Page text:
Yields mixed on BSP moves

YIELDS on government securities (GS) were mixed last week after the Treasury fully awarded auction offerings and the central bank hiked policy rates for the fourth time this year.

GS yields, which move opposite to prices, fell by 2.62 basis points (bps) on average week on week, based on the PHP Bloomberg Valuation (BVAL) Service Reference Rates as of Aug. 19, published on the Philippine Dealing System’s website.

“The short end [of the curve] remained elevated as inflation still remains an issue even though we could be nearing the peak,” Security Bank Corp. Chief Investment Officer for Trust and Asset Management Group Noel S. Reyes said in an e-mail.

Rates across the board showed mixed results. Yields on the short-dated T-bills of the 182- and 364-day papers climbed 3.48 bps (to 3.0595%) and 10.83 bps (3.7651%), respectively.

However, the 91-day T-bill dropped 2.37 bps to 2.0531%.

At the belly of the curve, yields on the two- and three-year T-bonds fell by 6.70 bps and 8.59 bps, respectively to 4.5822% and 4.9233%.

Likewise, the four- and five-year papers dropped 7.55 bps and 3.78 bps, accordingly, to 5.2028% and 5.4326%. Meanwhile, the seven-year T-bond went up by 2.37 bps to 5.7475%.

At the long end, rates on the 10-year debt inched up 0.19 bp to 5.9349%. Yields on 20- and 25-year papers, meanwhile, declined by 8.41 bps (6.5753%) and 8.33 bps (to 6.5652%).

A bond trader said in an e-mail that the GS movement last week was likely influenced by the Treasury’s auction results for its offer of Treasury bills (T-bills) and Treasury bonds (T-bonds).

“Given the [Treasury’s] announcement of 5.5-year retail bond issuance [last week], I think we can expect the support for the long-end to remain in the medium term. There will be some uncertainty in the short end while the market waits for the retail bond to be priced and no doubt that market participants will closely monitor the reception of the retail bond,” the bond trader said.

The Bureau of the Treasury (BTr) fully awarded its reissued 10-year T-bonds which raised P35 billion as planned, with a remaining life of nine years and 10 months. Total bids for the offer reached P128.83 billion.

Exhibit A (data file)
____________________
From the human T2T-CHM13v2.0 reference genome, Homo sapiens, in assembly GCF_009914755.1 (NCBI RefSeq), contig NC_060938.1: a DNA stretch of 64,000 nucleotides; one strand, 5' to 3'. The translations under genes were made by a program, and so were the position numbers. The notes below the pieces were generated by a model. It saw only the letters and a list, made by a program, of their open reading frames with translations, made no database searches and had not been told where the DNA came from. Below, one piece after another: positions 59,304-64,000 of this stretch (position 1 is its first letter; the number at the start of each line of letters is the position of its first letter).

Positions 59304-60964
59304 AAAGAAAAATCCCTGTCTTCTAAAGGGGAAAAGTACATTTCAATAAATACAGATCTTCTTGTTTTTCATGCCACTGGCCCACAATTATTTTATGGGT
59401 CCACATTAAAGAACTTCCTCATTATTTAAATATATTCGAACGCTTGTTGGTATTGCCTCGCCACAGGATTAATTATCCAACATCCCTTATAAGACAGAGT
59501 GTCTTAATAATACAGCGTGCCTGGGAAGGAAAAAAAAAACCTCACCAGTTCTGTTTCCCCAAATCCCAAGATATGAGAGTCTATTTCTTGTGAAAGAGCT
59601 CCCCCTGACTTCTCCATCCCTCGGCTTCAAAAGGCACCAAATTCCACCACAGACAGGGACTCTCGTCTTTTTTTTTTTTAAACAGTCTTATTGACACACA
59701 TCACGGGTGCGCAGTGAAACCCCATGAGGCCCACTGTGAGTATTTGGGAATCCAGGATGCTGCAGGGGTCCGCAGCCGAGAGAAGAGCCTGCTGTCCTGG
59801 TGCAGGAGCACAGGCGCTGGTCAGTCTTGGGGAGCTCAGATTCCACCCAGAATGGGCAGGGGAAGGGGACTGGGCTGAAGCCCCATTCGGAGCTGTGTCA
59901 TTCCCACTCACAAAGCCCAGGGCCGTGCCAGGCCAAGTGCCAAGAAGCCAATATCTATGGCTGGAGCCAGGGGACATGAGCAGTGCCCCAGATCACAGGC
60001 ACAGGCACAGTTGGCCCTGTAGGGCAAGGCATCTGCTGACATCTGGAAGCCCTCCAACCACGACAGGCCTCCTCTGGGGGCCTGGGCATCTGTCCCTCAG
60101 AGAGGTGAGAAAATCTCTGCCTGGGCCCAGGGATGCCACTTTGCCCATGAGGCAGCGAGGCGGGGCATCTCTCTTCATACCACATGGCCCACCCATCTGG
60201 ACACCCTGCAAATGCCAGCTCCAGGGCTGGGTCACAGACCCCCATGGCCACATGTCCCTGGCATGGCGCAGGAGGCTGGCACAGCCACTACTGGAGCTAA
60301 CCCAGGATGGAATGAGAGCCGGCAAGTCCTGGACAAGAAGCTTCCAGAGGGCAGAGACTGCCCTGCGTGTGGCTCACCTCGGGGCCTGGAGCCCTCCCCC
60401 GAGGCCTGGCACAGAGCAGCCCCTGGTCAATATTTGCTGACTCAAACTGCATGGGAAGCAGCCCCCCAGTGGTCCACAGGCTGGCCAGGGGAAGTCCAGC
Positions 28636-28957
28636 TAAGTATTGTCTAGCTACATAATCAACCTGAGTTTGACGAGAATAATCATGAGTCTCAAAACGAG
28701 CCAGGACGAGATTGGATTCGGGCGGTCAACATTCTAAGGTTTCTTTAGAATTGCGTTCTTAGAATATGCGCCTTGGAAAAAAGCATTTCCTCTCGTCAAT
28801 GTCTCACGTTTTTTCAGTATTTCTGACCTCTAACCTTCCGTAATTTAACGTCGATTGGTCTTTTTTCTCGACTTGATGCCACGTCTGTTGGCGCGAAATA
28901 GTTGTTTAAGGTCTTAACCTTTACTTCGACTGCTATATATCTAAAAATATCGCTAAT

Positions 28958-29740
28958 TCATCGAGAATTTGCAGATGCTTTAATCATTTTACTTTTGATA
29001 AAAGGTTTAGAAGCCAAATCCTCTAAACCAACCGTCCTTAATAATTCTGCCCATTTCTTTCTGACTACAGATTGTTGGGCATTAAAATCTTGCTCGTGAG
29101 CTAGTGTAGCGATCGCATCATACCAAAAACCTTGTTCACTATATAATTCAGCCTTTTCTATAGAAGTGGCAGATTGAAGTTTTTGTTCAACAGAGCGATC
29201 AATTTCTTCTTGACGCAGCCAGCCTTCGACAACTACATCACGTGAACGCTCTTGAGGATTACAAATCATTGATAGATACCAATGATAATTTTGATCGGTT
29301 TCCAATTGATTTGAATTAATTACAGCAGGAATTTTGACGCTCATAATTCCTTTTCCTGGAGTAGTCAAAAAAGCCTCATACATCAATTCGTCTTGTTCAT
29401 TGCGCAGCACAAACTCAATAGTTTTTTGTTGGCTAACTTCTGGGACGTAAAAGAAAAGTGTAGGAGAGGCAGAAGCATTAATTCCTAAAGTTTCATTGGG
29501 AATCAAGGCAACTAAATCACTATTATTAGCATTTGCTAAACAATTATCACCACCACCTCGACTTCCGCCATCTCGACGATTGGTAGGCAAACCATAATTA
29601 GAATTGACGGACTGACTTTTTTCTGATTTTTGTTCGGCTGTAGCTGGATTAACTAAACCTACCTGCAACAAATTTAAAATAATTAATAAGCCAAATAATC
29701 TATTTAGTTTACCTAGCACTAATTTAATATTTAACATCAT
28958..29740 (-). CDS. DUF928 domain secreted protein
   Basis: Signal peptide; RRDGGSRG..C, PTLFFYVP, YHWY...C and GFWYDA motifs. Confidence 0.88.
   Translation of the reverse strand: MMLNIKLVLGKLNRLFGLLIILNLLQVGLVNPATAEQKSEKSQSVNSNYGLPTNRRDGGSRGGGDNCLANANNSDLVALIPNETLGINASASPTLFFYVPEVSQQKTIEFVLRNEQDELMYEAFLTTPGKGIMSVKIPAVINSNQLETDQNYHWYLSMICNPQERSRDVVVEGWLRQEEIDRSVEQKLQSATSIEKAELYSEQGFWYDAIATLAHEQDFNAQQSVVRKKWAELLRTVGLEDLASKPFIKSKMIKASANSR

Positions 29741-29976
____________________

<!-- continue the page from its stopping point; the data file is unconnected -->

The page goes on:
As expected, the BTr plans to borrow P35 billion through five-and-a-half-year debt papers scheduled on Tuesday, Aug. 23.

“The action of the central bank was well anticipated already given that the 50-bp hike had been pre-communicated by the governor and hence there was no impact to yields that much. The main focus remained how the yield curve should move forward as it continues to remain flat,” Mr. Reyes said separately.

Meanwhile, the Bangko Sentral ng Pilipinas (BSP) hiked its policy rates for the fourth time this year last Thursday.

As expected by economists, the central bank beefed up its overnight reverse repurchase rate by 50 bps to 3.75%. Likewise, rates on the overnight deposit and lending facilities were raised to 3.25% and 4.25%, accordingly.

BSP Governor Felipe M. Medalla said last week the fourth rate hike was to “anchor” rising consumer price expectations and to maintain the central bank’s inflation target above the policy horizon.

So far, the BSP has raised a total of 175 bps this year to rein in surging inflation.

“For [this] week, I expect some uncertainty heading towards the Tuesday pricing of the retail bond but the yields should stabilize fairly quickly after the market re-aligns itself with whatever the auction result will be,” the bond trader said.

The Treasury is eyeing to borrow at least P30 billion in its first 5.5-year retail Treasury bond issuance under the Marcos administration.

Price-setting auction for these papers due 2028 will be on Aug. 23 and will be offered from Aug. 23 to Sept. 2.

For Mr. Reyes, yields will “steepen and consolidate from the belly to 10 years as mentioned above with profit taking in mind. They could move with a 5 bps to 15 bps range.” — A. O. A. Tirona